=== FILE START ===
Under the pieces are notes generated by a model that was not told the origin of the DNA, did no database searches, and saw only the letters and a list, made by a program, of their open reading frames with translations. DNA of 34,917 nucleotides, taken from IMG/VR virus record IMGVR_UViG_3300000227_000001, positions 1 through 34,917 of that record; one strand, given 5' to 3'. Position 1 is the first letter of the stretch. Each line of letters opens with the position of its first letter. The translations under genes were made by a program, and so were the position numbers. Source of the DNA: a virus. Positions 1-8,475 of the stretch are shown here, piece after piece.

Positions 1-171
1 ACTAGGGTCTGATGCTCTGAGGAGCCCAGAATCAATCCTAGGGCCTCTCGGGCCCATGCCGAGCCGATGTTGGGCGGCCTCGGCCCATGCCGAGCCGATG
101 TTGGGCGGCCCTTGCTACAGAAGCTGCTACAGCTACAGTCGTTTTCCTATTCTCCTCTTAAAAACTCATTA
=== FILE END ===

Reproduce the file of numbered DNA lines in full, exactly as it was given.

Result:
Under the pieces are notes generated by a model that was not told the origin of the DNA, did no database searches, and saw only the letters and a list, made by a program, of their open reading frames with translations. DNA of 34,917 nucleotides, taken from IMG/VR virus record IMGVR_UViG_3300000227_000001, positions 1 through 34,917 of that record; one strand, given 5' to 3'. Position 1 is the first letter of the stretch. Each line of letters opens with the position of its first letter. The translations under genes were made by a program, and so were the position numbers. Source of the DNA: a virus. Positions 1-8,475 of the stretch are shown here, piece after piece.

Positions 1-171
1 ACTAGGGTCTGATGCTCTGAGGAGCCCAGAATCAATCCTAGGGCCTCTCGGGCCCATGCCGAGCCGATGTTGGGCGGCCTCGGCCCATGCCGAGCCGATG
101 TTGGGCGGCCCTTGCTACAGAAGCTGCTACAGCTACAGTCGTTTTCCTATTCTCCTCTTAAAAACTCATTA